Investment by TNCs and Gender: Preliminary Assessment and Way Forward
Through their activities in foreign direct investment (FDI) -- trade, non-equity modalities and business relationships with local suppliers -- transnational corporations (TNCs) have significant gender-specific impacts in developing countries.
This report is a preliminary assessment of this impact. It focuses mainly on gender equality, spanning the wage and employment impact of TNCs, and the related potential for women's empowerment.
Gender equality matters because it is positively linked to economic growth, but the strength of the positive impact is mediated by various contextual factors, such as the structure of the economy, the sectoral nature of job segregation, and sociocultural factors. Hence, gender impacts matter to the sustainable development of countries.
Investment by TNCs can be instrumental in creating job opportunities for women, particularly in labour-intensive, export-oriented industries such as textiles, garments, electronics and selected agricultural subsectors, and in call centres, hotels, catering and tourism.
In many developing countries, TNCs have enabled women to enter the formal labour market for the first time as entrepreneurs, through the business opportunities generated with local suppliers or through global supply chains. The inclusion of women in the formal sector is important because it is linked to a higher standard of living and better social outcomes for households in terms of health, nutrition and education benefits.
However, there are risks, and a rise in investment by TNCs may increase gender inequality. For instance, when the jobs created for women remain confined to low-paid activities or occur in the informal sector, if adequate employment and working conditions are lacking, or when upgrading of skills is insufficient for women to remain employed when industries upgrade and/or when employment in low-cost, labour-intensive activities declines.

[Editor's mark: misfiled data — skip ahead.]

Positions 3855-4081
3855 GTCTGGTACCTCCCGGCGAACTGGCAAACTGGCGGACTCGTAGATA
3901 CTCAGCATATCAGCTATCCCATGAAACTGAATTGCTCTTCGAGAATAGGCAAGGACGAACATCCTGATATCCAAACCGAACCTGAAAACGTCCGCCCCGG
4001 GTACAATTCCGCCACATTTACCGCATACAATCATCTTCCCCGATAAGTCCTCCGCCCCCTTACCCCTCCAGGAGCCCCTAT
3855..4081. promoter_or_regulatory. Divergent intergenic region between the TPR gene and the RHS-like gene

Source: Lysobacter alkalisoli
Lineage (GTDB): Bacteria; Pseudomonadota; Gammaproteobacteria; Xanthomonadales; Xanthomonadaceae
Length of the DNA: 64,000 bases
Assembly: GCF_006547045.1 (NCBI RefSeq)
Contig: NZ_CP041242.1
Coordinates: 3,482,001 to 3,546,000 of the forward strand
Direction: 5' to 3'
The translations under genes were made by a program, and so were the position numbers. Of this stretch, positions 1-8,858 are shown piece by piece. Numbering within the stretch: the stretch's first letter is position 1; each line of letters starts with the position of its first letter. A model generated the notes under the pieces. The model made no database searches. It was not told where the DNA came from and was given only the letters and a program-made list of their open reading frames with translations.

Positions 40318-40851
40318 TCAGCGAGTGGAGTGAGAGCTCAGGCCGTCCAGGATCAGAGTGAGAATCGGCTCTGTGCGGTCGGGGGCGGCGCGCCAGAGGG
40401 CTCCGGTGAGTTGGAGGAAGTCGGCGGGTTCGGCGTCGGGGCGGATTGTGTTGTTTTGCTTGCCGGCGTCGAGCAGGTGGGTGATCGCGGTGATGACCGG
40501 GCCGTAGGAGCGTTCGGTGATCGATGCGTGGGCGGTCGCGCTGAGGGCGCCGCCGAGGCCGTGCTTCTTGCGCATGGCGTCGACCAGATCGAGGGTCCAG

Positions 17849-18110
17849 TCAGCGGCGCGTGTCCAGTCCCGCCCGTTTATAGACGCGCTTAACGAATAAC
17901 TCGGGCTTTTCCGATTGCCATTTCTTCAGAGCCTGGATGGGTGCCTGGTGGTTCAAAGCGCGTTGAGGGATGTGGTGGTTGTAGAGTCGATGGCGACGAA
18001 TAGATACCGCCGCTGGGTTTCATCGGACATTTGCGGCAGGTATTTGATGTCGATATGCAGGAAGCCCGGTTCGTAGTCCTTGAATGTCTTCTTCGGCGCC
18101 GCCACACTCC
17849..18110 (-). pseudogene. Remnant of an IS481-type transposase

Enhancing the benefits of TNCs' activities for women in developing countries, including support for women's empowerment, requires corporate actions and targeted policies. Thus, in this report, UNCTAD puts forward key policy recommendations, issue areas for TNCs and potential related international standards.
Maximizing the benefits for women of investment by TNCs requires initiatives at the national and international levels. Based on the analysis presented, the report proposes three key policy recommendations for Governments.
Adopt a strategy towards gender issues: This strategy should be embedded within the overall national development strategy, and consider the coherence and complementarity of national policies ranging from education, labour, health and infrastructure to entrepreneurship, as well as trade and investment.
Consider harnessing investment for gender development: To achieve this, governments can take a number of actions. To promote employment of women in TNCs, governments should provide infrastructure and social protection to enable women to work for TNCs, prepare and protect women who work for TNCs, and promote career development for women. To promote gender-friendly TNC value chains, governments could support women entrepreneurs, foster local procurement and linkages, and facilitate TNCs' practices that favour gender development.
Develop strategies specifically for labour-intensive export-oriented sectors and sectors in which capital has high physical mobility: The incorporation of gender concerns in investment policies for these sectors would benefit from international initiatives, including stronger cooperation.